Cultural production, whether in live arts such as theatre or dance, visual arts or broadcast media, plays a central role in shaping everyday society. In a politically turbulent moment, where the mainstream political agenda is increasingly polarised and racialised, minority voices are ever more marginalised. How different communities are represented and are able to represent themselves through the arts and media is therefore of deep significance.
The civic value of arts for wider democratic projects, is underpinned by the ideas of connection and collaboration between different people and communities. This suggests an openness towards cultural difference that the Creative Interruptions project is exploring.
As a report published by the Department of Digital, Culture, Media and Sport (DCMS) in 2017 indicated, there is strong economic growth in the cultural sector, smashing through the £100 billion mark. The value of the creative industries to the UK is was up from £94.8 billion in 2016 to £101.5 billion in 2017, and has grown at nearly twice the rate of the economy since 2010.
Yet a lack of racial, class, and gender diversity within these industries remains. In Arts Council England’s (ACE) most recent diversity report, Equality, Diversity and the Creative Case, there is reference to the sector ‘treading water,’ with ‘little discernible change’ in some areas. This calls into question the efficacy of past and current approaches to increasing diversity in the creative industries.
Only 10.9% of creative jobs are filled by black and minority ethnic (BME) people, according to the Creative Industries Federation 2015 survey. In stark contrast, BME people make up 40% of the population of London - a major creative hub.
Societal problems of exclusion and discrimination are reflected in how the creative industry works. Some institutions and organisations recognise these systemic inequalities, and implement policies and programmes to address them, however, they are often designed as stand-alone initiatives, with a ‘one size fits all’ approach.
Indeed, ’diversity’ has become an empty concept in policy-making, used to apply universally to different sets of people with different kinds of needs, desires and skills. As I argued in a paper published in 2013, the ‘turn away from questions of representation and identity politics is the critical dimension’ that has given rise to a vacuous notion of ‘creative diversity.
It has become a catch-all term, with an overemphasis on training and development, rather than on radically rethinking what it would mean to dismantle the rigidly unequal structures of power, beyond tokenistic gestures.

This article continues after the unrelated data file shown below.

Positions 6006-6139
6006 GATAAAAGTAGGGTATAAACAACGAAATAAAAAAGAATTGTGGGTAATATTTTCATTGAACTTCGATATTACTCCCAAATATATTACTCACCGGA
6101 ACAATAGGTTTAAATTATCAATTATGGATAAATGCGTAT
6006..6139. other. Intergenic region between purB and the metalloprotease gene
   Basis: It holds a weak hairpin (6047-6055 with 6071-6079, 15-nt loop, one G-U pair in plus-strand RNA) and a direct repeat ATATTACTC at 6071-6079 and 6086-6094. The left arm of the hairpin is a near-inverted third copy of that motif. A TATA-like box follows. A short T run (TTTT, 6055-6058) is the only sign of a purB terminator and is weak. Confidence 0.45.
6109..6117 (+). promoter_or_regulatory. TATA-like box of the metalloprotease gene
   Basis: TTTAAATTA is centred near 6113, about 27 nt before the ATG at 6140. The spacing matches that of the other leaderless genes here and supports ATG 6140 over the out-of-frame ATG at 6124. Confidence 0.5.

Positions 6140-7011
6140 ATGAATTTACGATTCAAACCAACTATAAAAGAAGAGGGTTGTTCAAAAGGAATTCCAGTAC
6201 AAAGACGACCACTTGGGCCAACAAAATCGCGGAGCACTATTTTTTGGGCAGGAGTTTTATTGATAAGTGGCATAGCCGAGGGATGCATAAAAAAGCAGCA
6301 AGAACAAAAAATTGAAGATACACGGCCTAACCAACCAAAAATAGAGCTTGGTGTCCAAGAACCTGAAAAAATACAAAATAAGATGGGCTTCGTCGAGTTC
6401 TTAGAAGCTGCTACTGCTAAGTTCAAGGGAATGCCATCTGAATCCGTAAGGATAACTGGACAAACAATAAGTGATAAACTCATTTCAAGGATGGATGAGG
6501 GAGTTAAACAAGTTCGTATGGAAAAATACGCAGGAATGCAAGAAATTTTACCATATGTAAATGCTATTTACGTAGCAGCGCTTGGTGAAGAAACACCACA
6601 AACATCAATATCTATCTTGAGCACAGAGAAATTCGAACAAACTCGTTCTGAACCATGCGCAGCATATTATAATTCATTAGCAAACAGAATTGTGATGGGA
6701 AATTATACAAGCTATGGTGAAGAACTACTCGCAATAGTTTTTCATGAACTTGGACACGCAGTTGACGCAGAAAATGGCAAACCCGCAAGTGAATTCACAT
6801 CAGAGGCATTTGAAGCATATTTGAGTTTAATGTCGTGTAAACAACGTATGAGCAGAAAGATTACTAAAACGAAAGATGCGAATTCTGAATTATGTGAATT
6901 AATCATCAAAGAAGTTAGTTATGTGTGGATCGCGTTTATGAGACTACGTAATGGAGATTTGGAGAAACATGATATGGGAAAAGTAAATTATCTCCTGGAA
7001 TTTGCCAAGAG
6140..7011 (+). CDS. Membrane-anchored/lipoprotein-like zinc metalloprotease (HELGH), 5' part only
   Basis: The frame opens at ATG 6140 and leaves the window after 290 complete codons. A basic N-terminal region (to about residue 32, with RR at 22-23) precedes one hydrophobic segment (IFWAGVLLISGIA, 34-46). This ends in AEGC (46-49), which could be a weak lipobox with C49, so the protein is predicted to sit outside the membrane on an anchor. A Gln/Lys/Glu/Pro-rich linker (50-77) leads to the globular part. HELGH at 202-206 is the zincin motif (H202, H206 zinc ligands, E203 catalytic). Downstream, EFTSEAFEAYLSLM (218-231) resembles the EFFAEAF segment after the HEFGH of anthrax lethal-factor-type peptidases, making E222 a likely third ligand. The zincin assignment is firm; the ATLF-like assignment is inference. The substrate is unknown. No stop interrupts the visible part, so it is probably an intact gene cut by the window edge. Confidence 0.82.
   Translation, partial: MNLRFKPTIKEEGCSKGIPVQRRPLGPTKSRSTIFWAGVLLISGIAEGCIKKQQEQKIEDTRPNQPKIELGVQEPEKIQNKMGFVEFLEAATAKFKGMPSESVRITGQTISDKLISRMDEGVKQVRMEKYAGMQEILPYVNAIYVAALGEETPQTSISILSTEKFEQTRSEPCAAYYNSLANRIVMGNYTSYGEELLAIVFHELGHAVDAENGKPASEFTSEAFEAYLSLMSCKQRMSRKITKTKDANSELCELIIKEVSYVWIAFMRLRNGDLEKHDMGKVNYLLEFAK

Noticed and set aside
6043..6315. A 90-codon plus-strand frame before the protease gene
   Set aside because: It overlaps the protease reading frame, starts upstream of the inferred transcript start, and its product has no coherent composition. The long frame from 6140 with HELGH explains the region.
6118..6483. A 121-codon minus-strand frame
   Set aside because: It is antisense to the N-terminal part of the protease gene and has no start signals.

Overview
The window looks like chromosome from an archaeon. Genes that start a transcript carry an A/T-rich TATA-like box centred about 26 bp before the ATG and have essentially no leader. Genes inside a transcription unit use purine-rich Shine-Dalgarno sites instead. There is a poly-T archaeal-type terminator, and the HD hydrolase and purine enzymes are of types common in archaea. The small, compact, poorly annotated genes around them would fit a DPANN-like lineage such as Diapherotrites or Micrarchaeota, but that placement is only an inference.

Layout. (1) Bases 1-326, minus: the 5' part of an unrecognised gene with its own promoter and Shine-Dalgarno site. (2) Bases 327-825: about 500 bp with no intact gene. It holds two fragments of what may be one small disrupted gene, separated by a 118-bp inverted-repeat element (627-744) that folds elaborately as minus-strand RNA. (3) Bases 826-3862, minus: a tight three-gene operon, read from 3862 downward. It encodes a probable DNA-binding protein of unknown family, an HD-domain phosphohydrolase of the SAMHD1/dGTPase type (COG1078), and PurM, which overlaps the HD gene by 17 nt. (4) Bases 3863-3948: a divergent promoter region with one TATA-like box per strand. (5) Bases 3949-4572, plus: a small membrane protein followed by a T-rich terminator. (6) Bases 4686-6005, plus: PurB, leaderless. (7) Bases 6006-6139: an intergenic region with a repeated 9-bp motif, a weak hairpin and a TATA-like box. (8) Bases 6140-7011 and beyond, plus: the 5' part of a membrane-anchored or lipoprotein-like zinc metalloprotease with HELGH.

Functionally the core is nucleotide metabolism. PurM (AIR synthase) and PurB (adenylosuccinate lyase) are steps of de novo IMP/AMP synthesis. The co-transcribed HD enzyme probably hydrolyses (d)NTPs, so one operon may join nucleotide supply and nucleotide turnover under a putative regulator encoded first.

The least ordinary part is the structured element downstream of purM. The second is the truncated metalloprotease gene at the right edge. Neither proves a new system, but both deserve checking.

Instead, we should be building credible, radical solutions that really will make a difference. This could mean calling out forms of exclusion, such as racially discriminatory practices, and foregrounding the social value of tackling racial inequality.
What does ‘diversity’ mean?
Diversity is not simply about having more ‘diverse’ people in an institution, or about a ‘special’ season programmed intermittently amidst the ‘mainstream’ programme. Instead, we need to urgently rethink how our nation and national story is presented to others and to ourselves.
An alternative approach might involve including those who are routinely sidelined in conceiving of a solution to their lack of representation. This involves thinking deeply about diversity in a more ‘bottom-up’, rather than ‘top-down’, institutionalised, boardroom way.
Another idea would be to think about the diversity that already exists in marginalised forms of cultural work outside the formal, mainstream cultural sector, the kind of creative production that stems from lived experiences and may not always be easily ‘translatable’ . In the UK, we saw examples of this in the Black Arts Movement of the 1980s through radical forms of independent film collectives as well as writing, poetry, literature, visual arts and music. While this cultural movement largely went unsupported by the mainstream, it created new cultural formations, new ideas of what it meant to be an ‘ethnic minority’ and new forms of creative expression.
Whichever way it is done, inclusion, equality, and diversity matter, and we need to keep talking about the best way to achieve them, especially now. As we said in our very first blog post on Race Matters: “Real people are being caught up in hostile policies and environments and this is impacting on their everyday lives”.
Creative Interruptions is concerned with how these shifting contexts are shaping people’s ideas of themselves and others. We analyse the role of creativity as a form of expression. We are exploring what those forms of creativity reveal and how they help to reframe dominant narratives. How are artists’ documenting forms of inequality, for example, and what impact might their work have in shaping political and economic debates in these areas?
Put simply, how can the arts challenge inequalities, and what lessons do the ‘mainstream’ need to learn about this in order to improve their practices?
Runnymede and Creative Interruptions collaborated on a roundtable discussion on these and other issues as part of the Creative Interruptions Festival in June 2018 at the BFI Southbank. To watch some of the inspiring contributions and key note addresses from the two-day event follow this link: Creative Interruptions: A Festival of Arts and Activism
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